1 TSP. SPANISH PIMENTON (SPANISH SMOKED PAPRIKA)

(if you want less “heat” from the chiles, go with 1/2 Tsp and replace with 1 tsp of sweet paprika..but use the Pimenton as well.  Paprika is simply an Eastern European word for red peppers)

OLIVE OIL

Mix everything except the olive oil and only use 1 tbs of Marsala or Sherry in a bowl.  Combine till well blended. Let sit for 10 minutes. 401674_3107550370100_1304531591_32244544_484452443_nNow form into 4-6 patties. In a pan, add 2 tbs of olive oil and place on medium heat, and cook the patties until crusty and golden brown on each side, about 6 minutes per side.  Remove the finished patties to a platter and lightly cover with aluminum foil.  Add the rest of the olive oil to the pan and deglaze it with the remaining Marsala or Sherry. Add  a little more olive oil and then return the patties to the pan and simply heat them up in the pan sauce, about 2 minutes.  Done.  Garnish with dried cranberries and, although I didn’t when I made them in the picture, I’ve toasted almond pieces and garnished with them too. Sweet, savory, hot, porky, Mediterranean, herby, and with the almonds, crunchy.  This is when food talks back to you and you response, GRAZIE or Thank you.  Happy Cooking!!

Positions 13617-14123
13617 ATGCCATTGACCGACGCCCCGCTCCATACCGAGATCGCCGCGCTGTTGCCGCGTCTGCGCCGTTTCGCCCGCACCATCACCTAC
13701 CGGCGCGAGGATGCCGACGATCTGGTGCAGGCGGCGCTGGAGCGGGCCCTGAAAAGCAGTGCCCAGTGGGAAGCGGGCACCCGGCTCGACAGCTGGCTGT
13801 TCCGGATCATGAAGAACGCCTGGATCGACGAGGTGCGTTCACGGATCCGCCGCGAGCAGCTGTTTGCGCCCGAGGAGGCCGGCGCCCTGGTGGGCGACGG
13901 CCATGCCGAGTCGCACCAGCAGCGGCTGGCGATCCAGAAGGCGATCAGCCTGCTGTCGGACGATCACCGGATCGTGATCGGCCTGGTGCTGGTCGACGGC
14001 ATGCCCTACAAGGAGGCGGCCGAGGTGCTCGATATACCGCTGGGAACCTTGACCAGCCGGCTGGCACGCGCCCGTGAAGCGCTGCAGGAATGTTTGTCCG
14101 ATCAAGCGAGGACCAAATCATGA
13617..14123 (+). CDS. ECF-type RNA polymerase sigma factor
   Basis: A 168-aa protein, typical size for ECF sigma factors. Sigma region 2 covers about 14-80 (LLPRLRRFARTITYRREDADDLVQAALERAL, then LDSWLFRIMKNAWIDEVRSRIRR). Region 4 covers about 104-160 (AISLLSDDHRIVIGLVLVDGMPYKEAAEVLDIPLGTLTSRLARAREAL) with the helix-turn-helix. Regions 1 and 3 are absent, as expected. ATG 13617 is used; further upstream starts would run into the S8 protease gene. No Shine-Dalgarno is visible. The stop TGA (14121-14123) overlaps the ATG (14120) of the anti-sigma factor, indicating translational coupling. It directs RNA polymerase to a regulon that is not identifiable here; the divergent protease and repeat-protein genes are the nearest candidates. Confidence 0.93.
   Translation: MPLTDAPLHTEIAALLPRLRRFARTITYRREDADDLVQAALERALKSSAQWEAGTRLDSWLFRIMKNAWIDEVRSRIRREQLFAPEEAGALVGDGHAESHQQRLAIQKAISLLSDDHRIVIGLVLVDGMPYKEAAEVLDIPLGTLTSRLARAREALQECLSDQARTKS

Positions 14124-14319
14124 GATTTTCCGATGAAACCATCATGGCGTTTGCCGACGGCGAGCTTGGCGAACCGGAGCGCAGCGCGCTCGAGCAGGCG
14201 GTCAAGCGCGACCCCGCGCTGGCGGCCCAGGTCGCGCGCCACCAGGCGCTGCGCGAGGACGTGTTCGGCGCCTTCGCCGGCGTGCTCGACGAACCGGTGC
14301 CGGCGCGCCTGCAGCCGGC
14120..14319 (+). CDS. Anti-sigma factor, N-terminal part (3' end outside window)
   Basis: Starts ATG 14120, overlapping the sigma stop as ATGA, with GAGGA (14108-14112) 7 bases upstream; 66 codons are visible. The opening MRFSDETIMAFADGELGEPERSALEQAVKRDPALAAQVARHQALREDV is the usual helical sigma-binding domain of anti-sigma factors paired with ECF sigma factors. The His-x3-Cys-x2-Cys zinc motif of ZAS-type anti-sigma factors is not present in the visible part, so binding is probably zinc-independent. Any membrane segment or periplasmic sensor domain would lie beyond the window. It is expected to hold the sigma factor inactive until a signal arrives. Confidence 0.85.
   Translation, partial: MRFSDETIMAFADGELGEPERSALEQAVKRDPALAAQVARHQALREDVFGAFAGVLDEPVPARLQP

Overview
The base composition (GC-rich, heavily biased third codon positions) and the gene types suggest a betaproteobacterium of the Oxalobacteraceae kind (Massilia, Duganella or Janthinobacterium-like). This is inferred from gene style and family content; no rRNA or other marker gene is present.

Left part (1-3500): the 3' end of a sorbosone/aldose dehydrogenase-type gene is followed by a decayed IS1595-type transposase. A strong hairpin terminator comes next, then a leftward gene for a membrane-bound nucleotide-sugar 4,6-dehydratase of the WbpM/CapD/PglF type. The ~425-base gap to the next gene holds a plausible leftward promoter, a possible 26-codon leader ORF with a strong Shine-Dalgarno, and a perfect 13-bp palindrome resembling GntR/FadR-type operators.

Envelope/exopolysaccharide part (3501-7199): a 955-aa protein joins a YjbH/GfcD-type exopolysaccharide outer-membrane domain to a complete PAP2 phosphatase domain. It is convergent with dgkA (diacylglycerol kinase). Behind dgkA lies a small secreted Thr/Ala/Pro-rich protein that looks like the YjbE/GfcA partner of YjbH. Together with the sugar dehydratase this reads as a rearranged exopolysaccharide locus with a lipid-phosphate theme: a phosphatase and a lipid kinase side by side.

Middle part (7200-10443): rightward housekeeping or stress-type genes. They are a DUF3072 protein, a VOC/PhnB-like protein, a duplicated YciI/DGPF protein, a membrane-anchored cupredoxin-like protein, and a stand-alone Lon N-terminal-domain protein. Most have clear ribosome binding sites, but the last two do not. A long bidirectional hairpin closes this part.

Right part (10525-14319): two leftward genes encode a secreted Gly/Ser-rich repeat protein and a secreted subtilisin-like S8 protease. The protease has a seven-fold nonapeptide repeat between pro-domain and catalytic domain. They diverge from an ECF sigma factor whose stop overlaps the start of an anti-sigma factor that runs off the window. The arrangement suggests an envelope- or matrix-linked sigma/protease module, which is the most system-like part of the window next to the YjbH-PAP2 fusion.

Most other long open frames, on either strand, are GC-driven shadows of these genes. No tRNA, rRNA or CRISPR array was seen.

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note:  no salt added, why? Sausage is well salted.  Adding salt to these patties would make them way too salty.

 

FENNEL AND TOMATO BAKED CHICKEN, COMBINING DELICIOUS ITALIAN FLAVORS